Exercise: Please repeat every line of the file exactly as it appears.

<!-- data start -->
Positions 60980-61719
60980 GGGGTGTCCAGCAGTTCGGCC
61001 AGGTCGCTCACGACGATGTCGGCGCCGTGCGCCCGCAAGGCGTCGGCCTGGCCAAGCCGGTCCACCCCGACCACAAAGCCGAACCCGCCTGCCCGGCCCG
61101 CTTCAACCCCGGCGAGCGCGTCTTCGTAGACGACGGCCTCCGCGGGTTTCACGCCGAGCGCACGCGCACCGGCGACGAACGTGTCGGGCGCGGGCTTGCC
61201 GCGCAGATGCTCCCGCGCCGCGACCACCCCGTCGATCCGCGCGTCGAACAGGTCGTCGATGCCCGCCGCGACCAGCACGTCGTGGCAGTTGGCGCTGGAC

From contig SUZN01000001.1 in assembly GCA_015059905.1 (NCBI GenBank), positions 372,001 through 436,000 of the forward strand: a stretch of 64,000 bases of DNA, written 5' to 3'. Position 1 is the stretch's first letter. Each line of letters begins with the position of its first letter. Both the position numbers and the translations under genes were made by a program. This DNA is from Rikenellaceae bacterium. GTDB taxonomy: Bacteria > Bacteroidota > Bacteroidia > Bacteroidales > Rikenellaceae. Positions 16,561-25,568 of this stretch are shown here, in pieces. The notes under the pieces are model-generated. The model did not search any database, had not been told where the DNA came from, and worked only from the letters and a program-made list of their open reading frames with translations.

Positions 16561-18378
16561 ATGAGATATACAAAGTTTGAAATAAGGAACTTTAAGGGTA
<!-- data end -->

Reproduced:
Positions 60980-61719
60980 GGGGTGTCCAGCAGTTCGGCC
61001 AGGTCGCTCACGACGATGTCGGCGCCGTGCGCCCGCAAGGCGTCGGCCTGGCCAAGCCGGTCCACCCCGACCACAAAGCCGAACCCGCCTGCCCGGCCCG
61101 CTTCAACCCCGGCGAGCGCGTCTTCGTAGACGACGGCCTCCGCGGGTTTCACGCCGAGCGCACGCGCACCGGCGACGAACGTGTCGGGCGCGGGCTTGCC
61201 GCGCAGATGCTCCCGCGCCGCGACCACCCCGTCGATCCGCGCGTCGAACAGGTCGTCGATGCCCGCCGCGACCAGCACGTCGTGGCAGTTGGCGCTGGAC

From contig SUZN01000001.1 in assembly GCA_015059905.1 (NCBI GenBank), positions 372,001 through 436,000 of the forward strand: a stretch of 64,000 bases of DNA, written 5' to 3'. Position 1 is the stretch's first letter. Each line of letters begins with the position of its first letter. Both the position numbers and the translations under genes were made by a program. This DNA is from Rikenellaceae bacterium. GTDB taxonomy: Bacteria > Bacteroidota > Bacteroidia > Bacteroidales > Rikenellaceae. Positions 16,561-25,568 of this stretch are shown here, in pieces. The notes under the pieces are model-generated. The model did not search any database, had not been told where the DNA came from, and worked only from the letters and a program-made list of their open reading frames with translations.

Positions 16561-18378
16561 ATGAGATATACAAAGTTTGAAATAAGGAACTTTAAGGGTA